Things have changed dramatically for investors in the commodity space since the beginning of the year. In oil, for example, calls for oil prices in the teens that were commonplace at the start of the year have all but disappeared. In fact, investors today are hard pressed to find 2016 average price predictions below US$35.

Oil has not been the only commodity to show strength so far in 2016; iron ore, zinc, copper, and gold have also had sustained rallies since early in the year. With sustained periods of low prices putting pressure on producers and leading to inevitable cutbacks in production, the next phase of the commodity cycle is due to play out.

This process, however, will not unfold evenly across commodities, and it will also be very gradual and bumpy within each class of commodity as markets rebalance. For Canadians looking to gain commodity exposure, it is important to not only pick commodities that have good risk-to-reward ratio’s based on their fundamentals, but also to play them through high-quality producers. Here are some of the most favourable options.

Natural gas

Natural gas prices have continued to languish and have not followed oil’s trajectory in 2016. Henry Hub prices are currently around US$2/mmBtu, and they have fallen from a high of $6/mmBtu back in early 2014. These are extremely low prices, and it is important to look back to get a proper perspective of this.

Since the mid-1970s, prices have only neared the $2/mmBtu level a handful of times, and always briefly. This occurred in 1992, 1996, and most recently in 2012 (after which prices rallied to $6/mmBtu as the oversupply quickly turned into a deficit). Prices below $3/mmBtu are an anomaly, and since 2009 they have averaged close to $4/mmBtu.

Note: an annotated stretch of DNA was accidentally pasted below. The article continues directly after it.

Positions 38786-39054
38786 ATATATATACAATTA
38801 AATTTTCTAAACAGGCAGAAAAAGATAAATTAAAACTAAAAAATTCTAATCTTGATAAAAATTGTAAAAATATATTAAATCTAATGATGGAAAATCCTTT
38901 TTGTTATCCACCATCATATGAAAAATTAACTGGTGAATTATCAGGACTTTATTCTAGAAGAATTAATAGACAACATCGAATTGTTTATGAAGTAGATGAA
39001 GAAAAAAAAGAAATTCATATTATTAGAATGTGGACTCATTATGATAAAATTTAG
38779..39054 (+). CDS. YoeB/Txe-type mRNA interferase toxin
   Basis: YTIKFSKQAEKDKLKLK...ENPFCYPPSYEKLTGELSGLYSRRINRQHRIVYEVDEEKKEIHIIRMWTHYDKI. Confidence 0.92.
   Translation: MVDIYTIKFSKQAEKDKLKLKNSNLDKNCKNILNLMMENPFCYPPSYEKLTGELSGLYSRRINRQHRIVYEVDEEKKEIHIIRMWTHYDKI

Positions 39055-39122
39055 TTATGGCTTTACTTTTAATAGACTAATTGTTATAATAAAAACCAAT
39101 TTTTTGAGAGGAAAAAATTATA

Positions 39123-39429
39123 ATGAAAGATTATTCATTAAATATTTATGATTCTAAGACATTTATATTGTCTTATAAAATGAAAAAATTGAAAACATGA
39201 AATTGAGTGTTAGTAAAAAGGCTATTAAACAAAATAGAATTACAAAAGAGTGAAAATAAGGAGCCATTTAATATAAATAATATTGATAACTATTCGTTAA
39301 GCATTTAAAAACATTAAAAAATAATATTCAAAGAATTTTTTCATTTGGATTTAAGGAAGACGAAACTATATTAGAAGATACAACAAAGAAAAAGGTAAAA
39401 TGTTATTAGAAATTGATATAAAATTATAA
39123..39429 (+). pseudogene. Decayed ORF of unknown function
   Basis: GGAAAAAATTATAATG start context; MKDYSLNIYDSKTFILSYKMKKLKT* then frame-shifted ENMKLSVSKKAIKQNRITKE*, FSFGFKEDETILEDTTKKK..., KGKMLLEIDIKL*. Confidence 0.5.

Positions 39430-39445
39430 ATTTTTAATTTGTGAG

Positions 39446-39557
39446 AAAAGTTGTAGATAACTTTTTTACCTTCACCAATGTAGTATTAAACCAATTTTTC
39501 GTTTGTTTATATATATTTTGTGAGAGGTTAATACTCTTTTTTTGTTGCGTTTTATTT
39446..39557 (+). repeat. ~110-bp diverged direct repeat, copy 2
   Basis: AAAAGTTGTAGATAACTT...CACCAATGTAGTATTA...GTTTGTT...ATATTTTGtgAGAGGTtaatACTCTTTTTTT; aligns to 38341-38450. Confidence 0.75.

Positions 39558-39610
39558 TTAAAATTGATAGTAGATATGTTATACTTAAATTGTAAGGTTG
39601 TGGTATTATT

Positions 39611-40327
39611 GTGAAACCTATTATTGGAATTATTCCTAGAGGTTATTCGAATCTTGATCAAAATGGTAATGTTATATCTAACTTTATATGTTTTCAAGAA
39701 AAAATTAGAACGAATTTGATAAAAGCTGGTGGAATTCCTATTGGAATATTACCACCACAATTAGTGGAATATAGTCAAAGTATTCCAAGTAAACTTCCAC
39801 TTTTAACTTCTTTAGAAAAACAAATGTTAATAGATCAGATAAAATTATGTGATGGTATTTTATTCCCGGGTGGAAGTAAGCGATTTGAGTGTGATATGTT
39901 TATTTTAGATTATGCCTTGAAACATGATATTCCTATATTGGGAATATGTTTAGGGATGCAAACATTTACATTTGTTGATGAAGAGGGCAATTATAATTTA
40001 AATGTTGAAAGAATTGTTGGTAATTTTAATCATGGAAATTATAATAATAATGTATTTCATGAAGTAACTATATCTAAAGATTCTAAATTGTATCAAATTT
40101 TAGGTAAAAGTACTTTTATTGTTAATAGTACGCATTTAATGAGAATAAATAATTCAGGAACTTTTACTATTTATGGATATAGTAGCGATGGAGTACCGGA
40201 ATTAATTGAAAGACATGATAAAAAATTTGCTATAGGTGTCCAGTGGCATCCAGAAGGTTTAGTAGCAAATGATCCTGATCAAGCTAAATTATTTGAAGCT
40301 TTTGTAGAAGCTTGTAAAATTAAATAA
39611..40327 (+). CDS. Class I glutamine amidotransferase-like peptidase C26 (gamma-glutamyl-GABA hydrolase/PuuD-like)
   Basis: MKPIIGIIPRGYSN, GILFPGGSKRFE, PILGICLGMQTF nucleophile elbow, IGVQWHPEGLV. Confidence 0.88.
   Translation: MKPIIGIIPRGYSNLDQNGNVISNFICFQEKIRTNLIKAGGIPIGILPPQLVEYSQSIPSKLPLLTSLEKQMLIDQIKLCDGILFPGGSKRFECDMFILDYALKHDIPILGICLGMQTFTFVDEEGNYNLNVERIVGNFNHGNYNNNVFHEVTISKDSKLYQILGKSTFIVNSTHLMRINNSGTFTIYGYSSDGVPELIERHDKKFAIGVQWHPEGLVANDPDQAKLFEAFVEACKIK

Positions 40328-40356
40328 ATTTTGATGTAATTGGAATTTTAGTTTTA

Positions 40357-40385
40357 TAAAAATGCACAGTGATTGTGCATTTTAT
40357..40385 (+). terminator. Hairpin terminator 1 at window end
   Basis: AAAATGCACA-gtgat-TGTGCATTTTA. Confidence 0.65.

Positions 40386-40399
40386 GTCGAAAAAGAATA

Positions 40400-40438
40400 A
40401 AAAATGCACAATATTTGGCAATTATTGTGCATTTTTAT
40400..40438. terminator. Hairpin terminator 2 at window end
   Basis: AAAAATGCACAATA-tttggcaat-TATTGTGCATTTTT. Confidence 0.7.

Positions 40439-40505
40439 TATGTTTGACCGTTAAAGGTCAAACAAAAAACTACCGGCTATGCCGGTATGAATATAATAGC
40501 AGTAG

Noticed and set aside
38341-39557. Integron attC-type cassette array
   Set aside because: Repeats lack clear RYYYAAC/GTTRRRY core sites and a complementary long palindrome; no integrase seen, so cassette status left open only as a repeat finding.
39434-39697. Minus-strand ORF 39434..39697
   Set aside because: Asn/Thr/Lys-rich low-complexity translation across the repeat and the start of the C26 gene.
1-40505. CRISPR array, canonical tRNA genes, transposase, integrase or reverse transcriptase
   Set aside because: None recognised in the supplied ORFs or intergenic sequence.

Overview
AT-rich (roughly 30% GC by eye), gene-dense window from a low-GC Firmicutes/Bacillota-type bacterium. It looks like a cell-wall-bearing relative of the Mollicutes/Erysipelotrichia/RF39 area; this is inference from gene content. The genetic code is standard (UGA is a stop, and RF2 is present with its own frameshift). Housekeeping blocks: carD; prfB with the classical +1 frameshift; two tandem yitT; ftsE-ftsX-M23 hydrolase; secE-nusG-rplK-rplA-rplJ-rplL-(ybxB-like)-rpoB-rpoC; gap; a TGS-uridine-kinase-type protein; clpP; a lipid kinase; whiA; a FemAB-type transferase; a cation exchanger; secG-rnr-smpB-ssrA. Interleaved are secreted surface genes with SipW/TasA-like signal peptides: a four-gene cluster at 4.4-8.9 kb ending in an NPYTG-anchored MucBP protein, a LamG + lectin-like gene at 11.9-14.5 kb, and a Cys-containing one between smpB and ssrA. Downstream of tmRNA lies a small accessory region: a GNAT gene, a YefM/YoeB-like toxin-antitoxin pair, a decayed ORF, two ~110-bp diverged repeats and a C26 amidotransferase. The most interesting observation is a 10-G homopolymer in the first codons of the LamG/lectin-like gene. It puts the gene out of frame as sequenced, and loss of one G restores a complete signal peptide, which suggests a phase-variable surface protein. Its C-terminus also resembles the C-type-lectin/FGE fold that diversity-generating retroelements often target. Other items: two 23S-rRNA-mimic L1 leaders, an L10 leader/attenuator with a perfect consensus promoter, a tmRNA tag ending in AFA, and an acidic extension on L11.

Currently, there is a large oversupply of natural gas. Natural gas prices near $2/mmBtu are simply too low to sustain production levels, and as a result U.S. gas production has been largely flat over the past year. According to petroleum expert Art Berman, the average breakeven price for producers in the Marcellus region—the most attractive play in the U.S.—is $3.58/mmBtu.

As producers become more depressed, declining production and rising consumption should lead to higher prices as they did during the previous price cycle. For Canadian investors looking to play this trend, Tourmaline Oil Corp. (TSX:TOU) is an excellent option. Tourmaline is currently weighted 88% towards natural gas production and is a low-cost operator with a healthy balance sheet.


Gold prices are currently about 16% above where they were at the start of the year; current prices are around $1,215 per ounce. This is well off the highs of over $1,800 per barrel set back in 2011.

Analysts at Morgan Stanley are forecasting that gold will move above $1,400 in the next year or two due to low interest rates globally (negative in several cases) and with government bonds showing historically low yields. Central banks have been buying more gold, and many continue to do so as an alternative to currencies.

In addition to this, the supply/demand fundamentals for gold are strong; many have suggested “peak gold” production was reached in 2015. GoldCorp sees global mine production falling 13% by 2022. These trends are supportive for gold prices, and any increase in global volatility should provide further upside.

Barrick Gold Corp. (TSX:ABX)(NYSE:ABX) is an excellent way to play this trend. Barrick (the world’s largest producer) has shifted its focus from costly production growth to a focus on returns, deleveraging, cost reductions, and free cash flow per share. Should this transition coincide with higher gold prices, the upside for Barrick could be substantial.

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Fool contributor Adam Mancini has no position in any stocks mentioned.